In this famous scene of the first movie of The Godfather trilogy, when the four Corleone brothers meet right after their father has been shot and is struggling between life and death in a hospital. The topic they discuss is if and how they have to retaliate against Virgil “The Turk” Sollozzo who ordered the shooting. At a certain point in the discussion, Michael Corleone/Al Pacino, the youngest brother, the only brother not involved in his family mafia business, propose himself as the avenger in a plan where he manages to shot Sollozzo. The elder brothers explain him that the issue at stake, retaliation, “it’s not personal, it’s just business”, meaning that it has nothing to do with emotion, family values, the need of justice, the father-son relationship: it’s only a tool to protect the business and send a message to the “business community”.
What struck me (apart the fact I am Italian and I know that business better than the Soprano’s screenwriters) in the scene, is that for these guys family is not affect, emotion, relationship, it’s “just business”: this is why Michael’s brothers do not consider appropriate (and even harmful) the intention of avenging his father following an emotional reaction (while of course the killing itself can be an appropriate tool but without emotional involvement).
Last week a client, struggling with her career, was talking about having a “professional demeanor”. To her, this was synonym for “professional mask” as opposite to “personal authenticity” which she was patently not allowed to show at her workplace. Further inquiry led us to discover that for personal authenticity she intended “expressing emotions”, that is, the mask was intended to avoid that her emotions were perceived by her colleagues, because expression of emotions in general was not very welcome at her workplace. Basically, she and her firm were adopting a variant of the Godfather philosophy: it’s business, no emotion or affect needed per-se. The step from “not expressing emotion” to “believe that you can stop/ignore feel emotion” seemed not be that long in her reasoning while I had in mind what Antonio Damasio (Self Comes to Mind: Constructing the Conscious Brain, 2010) says: “The expression of emotions can doubtless be modulated voluntarily. But the degree of modulatory control of the emotions evidently cannot go beyond the external manifestations. Given that emotions include many other responses, several of which are internal and invisible to the naked eyes of others, the bulk of the emotional program is still executed, no matter how much willpower we apply to inhibit it. Most important, feelings of emotion, which result from the perception of the concert of emotional changes, still take place even when external emotional expressions are partially inhibited.”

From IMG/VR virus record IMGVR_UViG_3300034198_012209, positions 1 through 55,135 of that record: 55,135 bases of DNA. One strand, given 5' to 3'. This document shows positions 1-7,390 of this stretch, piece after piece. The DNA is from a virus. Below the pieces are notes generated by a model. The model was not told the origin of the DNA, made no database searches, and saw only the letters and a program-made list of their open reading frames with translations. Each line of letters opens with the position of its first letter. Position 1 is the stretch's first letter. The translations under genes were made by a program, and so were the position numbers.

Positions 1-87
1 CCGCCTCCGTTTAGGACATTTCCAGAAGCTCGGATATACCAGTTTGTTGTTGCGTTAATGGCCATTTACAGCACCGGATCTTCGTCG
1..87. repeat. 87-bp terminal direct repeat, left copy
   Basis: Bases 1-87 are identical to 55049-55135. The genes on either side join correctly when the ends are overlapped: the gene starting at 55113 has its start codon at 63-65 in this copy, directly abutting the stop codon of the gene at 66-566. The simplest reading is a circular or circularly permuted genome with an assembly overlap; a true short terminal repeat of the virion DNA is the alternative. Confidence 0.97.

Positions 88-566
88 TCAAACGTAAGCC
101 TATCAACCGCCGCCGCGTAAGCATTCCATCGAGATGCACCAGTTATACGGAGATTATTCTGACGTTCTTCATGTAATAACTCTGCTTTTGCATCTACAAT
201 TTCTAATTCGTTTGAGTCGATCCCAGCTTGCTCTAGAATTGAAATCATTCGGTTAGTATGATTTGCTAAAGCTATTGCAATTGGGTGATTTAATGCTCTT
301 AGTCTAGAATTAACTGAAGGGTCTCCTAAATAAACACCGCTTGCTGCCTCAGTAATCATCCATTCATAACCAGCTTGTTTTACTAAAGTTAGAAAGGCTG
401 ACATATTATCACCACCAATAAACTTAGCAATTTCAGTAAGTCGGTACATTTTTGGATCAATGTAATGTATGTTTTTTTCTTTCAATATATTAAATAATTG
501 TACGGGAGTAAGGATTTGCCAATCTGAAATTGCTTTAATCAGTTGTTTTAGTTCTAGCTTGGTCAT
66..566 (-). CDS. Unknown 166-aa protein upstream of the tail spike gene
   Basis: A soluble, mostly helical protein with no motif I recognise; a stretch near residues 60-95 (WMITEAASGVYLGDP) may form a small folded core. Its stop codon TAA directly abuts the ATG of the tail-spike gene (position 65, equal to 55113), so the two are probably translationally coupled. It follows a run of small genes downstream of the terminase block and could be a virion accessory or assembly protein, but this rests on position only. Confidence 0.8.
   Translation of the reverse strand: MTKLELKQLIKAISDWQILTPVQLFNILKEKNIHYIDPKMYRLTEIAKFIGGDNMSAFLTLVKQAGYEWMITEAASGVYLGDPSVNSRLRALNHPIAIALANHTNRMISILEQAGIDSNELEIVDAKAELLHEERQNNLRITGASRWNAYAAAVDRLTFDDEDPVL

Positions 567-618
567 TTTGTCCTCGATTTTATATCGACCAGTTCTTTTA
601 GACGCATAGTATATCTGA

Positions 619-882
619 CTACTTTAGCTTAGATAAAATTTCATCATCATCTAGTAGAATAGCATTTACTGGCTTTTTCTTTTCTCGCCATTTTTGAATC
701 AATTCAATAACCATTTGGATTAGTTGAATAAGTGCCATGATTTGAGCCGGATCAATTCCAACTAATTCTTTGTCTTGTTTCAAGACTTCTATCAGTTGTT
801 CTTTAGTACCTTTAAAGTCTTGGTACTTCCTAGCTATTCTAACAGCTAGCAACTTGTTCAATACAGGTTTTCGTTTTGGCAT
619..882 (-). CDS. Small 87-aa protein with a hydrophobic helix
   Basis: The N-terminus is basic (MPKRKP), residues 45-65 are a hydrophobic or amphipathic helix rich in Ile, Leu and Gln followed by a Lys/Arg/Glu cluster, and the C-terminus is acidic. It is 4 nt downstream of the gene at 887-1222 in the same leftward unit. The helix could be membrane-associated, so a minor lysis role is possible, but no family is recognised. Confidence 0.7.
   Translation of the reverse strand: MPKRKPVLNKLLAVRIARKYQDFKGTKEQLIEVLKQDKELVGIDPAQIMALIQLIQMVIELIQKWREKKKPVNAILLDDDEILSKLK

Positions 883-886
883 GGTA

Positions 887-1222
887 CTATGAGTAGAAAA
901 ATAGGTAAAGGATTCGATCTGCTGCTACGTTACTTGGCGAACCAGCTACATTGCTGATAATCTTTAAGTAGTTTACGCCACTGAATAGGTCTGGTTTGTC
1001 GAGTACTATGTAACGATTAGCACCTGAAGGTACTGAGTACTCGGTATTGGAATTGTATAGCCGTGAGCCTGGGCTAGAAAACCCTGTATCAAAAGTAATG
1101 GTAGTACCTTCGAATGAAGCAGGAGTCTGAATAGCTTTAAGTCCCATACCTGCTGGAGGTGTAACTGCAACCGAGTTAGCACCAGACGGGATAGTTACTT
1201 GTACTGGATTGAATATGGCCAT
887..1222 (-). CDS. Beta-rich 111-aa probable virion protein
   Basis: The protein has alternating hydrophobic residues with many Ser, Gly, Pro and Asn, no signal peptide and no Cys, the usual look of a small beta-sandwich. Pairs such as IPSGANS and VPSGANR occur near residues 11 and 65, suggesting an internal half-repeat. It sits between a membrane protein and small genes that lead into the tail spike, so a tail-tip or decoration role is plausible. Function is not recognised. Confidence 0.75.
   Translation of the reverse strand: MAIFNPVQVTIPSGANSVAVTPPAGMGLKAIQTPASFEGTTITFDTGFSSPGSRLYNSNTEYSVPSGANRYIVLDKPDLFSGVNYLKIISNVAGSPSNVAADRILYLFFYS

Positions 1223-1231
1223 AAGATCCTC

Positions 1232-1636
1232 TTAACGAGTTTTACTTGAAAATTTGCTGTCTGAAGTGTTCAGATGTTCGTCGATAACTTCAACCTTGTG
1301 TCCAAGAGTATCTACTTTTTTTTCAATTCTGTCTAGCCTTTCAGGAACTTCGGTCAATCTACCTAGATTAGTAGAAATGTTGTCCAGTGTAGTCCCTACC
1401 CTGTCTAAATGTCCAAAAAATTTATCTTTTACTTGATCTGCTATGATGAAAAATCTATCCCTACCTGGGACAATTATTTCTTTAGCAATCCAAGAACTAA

That led me to think of how many times I challenged these limiting beliefs about emotions, all variants of the Godfather syndrome: when it comes to emotions and business, client often found or put themselves in a mafia business, implicitly negating reality, unavoidability and value of emotional states. Over time I collected a list of common misconception of emotions in the workplace (and, more in general, in organizations) that I call “storytelling about emotions”. Here is it, with the “false” part in bold:
1. You are/I am too emotional (I credit this one to Jim and Michele McCarthy, in their book Software for your Head)
2. It’s wrong to feel like this
3. There is no reason I/you feel like that
4. You make me feel …
5. Expressing emotion can be disturbing
6. One must be rational
7. One cannot think and feel at the same time
8. Emotions are dangerous
9. Emotions are not thoughts
10. Emotions cannot be changed
11. Emotions can be masked
Every belief in the list favor the detaching between parts of the self in a person, which in turn prevents development, change for the best, growth and happiness. This is why I consider part of my job as a coach to help clients in mafia-like emotional approach to explore how the world can be outside the Sopranos’ mindset.
This is the best coaching session ever. It is just one minute long, but it’s perfect. The fact that it is inside a cartoon is just a detail… In this video I try to explain why I consider it a coaching masterpiece.
Sometimes during a coaching session it happens to have a insight that comes from a weird place and works well for a client. Then you may be tempted to use it again with other clients. In this video I tell the story of one of these and explain why it is not necessarily a good idea.
Here in this video is the missing explanation (plus my thanks to all the people who gave advice and comments) to the video I posted two weeks ago about my to 11 misleading sentences about emotions, where I skipped the #4 reason: “You make me feel….”.